CAMERON SLATER is appealing directly to members of Labour’s caucus on his Whaleoil blog. Why? Because he’s just got wind of Labour’s internal poll numbers. According to Cameron: “Their internal polls show something very, very different from the publicly available polls. Apparently the gap between Labour & National is about 6 or 7 percent when the public polls have it at 15%.”
This can only mean that, in the usually highly accurate UMR poll, Labour is positioned somewhere between 34-36 percent and the National Party somewhere between 40 and 42 percent. At that level of support, it’s ‘Game Over!’ for John Key’s government. No wonder Cameron is doing everything he can to sow doubt in the minds of Andrew Little’s colleagues.
Clearly, these results have brought on an attack of the heebie-jeebies in National’s ranks. How else to explain the usually very crafty Mr Slater’s tactical lapse? Calling people’s attention to what he’s heard about Labour’s internal polling – when it’s this good – has given a major boost to the Left’s morale. It’s also boosted the credibility of the other big rumour doing the rounds about UMR’s polling: the one that puts the combined Labour-Green vote at 49 percent.
Cameron’s post may also serve to confirm the rumours about National’s own internal polling. According to these, Labour’s much criticised ‘China Play’ almost immediately began shaking erstwhile Labour voters loose from National’s tree in large numbers.
That would certainly explain the way National suddenly went dark on the whole issue. As Matthew Hooton explained in his NBR column of 17/7/15: “Wedge politics are straightforward: You find a genuine problem, associate it with an unpopular minority, raise it with inflammatory language, or in a provocative context, and wait for your opponents to defend the minority. Then you stand with the majority against them.” With advisers as skilled in the dark arts of wedge politics as Mark Textor and Lynton Crosby, the Prime Minister was almost certainly warned against expressing too much solidarity with the targets of Labour’s campaign.
That job was left to TV3’s Patrick Gower, who has been waging a virtual one-man-war against what he insists are Labour’s “cooked-up” statistics. How disappointed poor Paddy must have been when his week-long assault upon Labour for “playing the race card” was rewarded with a marginal increase in Labour’s support (from 30.4 to 31.1 percent) in the TV3/Reid Research Poll. To rub salt in his wounds, the poll also showed the ‘Opposition Bloc’ of parties (Labour, Greens, NZ First) registering 50.9 percent to the ‘Government Bloc’s’ (National, Act, Maori Party, United Future) 48.2 percent. Completing Mr Gower’s discombobulation must have been Reid Research’s finding that 61 percent of New Zealanders support a ban on foreign investors buying-up residential property.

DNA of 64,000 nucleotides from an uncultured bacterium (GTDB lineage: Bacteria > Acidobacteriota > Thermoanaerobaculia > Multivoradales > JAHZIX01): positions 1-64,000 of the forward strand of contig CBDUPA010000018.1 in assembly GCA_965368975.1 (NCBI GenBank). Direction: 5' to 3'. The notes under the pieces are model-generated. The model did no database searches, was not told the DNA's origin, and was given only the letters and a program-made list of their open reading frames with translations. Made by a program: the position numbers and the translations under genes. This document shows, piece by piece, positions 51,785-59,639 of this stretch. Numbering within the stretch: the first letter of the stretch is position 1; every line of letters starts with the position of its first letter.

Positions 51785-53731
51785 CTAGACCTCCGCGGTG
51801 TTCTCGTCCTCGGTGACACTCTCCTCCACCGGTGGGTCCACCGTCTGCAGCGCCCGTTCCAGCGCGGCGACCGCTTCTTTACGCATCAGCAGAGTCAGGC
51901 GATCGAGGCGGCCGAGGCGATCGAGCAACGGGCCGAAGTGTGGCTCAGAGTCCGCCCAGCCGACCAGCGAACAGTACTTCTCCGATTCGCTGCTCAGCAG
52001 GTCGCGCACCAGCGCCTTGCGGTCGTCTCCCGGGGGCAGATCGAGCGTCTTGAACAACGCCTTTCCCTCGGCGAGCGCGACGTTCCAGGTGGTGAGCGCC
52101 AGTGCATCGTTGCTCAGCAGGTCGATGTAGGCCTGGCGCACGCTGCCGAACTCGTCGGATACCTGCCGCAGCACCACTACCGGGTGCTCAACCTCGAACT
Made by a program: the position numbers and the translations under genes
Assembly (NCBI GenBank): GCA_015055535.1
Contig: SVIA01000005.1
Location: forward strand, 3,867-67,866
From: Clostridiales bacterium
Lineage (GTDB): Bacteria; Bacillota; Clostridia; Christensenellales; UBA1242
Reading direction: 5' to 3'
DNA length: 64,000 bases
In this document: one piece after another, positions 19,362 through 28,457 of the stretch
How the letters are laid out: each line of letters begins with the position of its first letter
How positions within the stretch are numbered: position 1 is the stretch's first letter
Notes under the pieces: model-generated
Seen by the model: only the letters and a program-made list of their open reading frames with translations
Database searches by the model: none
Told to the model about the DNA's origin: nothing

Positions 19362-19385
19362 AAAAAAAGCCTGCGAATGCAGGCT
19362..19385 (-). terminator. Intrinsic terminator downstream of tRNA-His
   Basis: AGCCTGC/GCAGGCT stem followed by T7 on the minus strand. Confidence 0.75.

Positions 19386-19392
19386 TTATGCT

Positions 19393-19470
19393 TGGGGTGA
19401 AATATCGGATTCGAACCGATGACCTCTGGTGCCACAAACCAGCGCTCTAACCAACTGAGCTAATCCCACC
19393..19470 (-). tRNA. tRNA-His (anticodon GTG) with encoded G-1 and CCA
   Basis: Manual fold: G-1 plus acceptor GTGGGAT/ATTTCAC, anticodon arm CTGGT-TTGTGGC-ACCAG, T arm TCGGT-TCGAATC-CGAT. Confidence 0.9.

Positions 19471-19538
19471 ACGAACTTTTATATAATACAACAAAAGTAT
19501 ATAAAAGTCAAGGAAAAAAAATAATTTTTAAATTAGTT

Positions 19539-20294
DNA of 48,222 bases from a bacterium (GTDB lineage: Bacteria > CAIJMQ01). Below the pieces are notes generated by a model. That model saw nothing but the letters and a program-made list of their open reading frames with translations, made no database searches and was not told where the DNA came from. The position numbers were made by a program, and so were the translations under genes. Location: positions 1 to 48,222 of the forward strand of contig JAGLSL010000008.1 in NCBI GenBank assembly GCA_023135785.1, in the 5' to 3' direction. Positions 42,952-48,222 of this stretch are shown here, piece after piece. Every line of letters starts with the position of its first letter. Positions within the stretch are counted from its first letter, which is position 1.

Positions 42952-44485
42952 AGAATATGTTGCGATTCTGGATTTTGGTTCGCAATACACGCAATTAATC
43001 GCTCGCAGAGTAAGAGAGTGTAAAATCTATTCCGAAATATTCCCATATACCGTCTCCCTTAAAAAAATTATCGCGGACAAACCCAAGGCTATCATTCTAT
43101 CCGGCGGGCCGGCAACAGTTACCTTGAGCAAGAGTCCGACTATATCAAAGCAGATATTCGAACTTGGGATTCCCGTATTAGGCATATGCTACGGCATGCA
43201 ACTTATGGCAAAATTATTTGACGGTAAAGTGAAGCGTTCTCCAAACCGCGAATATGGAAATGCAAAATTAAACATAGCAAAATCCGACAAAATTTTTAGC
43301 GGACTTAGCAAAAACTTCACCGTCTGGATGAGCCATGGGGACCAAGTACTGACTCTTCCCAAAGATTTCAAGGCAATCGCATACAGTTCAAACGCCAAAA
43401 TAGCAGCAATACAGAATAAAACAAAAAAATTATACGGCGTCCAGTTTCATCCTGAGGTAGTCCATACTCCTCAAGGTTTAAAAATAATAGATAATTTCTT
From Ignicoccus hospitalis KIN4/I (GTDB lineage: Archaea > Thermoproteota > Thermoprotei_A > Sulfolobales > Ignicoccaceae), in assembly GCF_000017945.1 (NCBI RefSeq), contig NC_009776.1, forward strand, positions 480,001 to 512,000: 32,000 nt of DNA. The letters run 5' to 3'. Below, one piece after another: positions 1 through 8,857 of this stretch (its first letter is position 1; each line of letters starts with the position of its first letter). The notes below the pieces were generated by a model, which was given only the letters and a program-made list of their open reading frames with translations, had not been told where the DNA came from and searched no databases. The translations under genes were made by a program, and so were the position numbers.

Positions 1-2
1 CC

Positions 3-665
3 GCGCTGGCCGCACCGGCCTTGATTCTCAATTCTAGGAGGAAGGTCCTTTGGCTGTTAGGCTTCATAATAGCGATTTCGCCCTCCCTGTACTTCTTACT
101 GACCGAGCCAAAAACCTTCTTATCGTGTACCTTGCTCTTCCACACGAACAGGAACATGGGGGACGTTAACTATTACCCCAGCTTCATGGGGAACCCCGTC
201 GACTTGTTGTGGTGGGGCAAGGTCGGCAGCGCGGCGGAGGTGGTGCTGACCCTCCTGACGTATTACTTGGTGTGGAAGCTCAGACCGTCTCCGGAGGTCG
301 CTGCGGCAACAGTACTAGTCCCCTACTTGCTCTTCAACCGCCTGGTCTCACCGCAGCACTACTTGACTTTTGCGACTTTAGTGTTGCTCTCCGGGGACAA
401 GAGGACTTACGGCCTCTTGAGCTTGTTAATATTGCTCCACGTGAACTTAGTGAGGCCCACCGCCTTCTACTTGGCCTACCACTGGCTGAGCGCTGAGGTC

So, let us assume, purely for the sake of argument, that all the rumours are true and all the numbers are correct. It would mean that National has shed 6-7 percentage points directly to Labour. Interestingly, this is exactly what the Roy Morgan Poll of 17 July indicated. It had National down 6.5 points to 43 percent, Labour up 6 points to 32 percent, and the combined Labour-Green vote on 45 percent. Admittedly, the Roy Morgan survey only caught the first day of Labour’s China Play, but, by the same token, it escaped the effects of ‘Paddy’s Play’ entirely.
From the beginning of the year, Labour’s clear objective, and Andrew Little’s laser-like focus, has been to re-capture the roughly 10 percent of former Labour voters who have, ever since Helen Clark’s departure, taken to voting National with their Party Vote. Crucial to recovering that lost support are the two “Cs” – Connection and Credibility.
Labour and Little must first connect with, and then remain at the side of, their electoral base. They must whistle their tune – and keep on whistling it – until their supporters start whistling it back to them. In lifting Labour’s vote towards that magical 40 percent mark, nothing is more important than saying what you mean, meaning what you say, and sticking to your guns.
For some in Labour’s Caucus, the experience of taking fire (especially from people they considered friends and allies) has been a painful one. But the fact that they have remained at their posts, and returned fire, has not been lost on Labour’s traditional constituency. There have been no leaks, no private briefings, no wayward press releases. The Labour Caucus has – touch wood – rediscovered the power of collective commitment and responsibility. In the process, it has reclaimed a good measure of much-needed credibility.
And if Cameron Slater’s right about the results of the latest UMR poll, they now have their reward.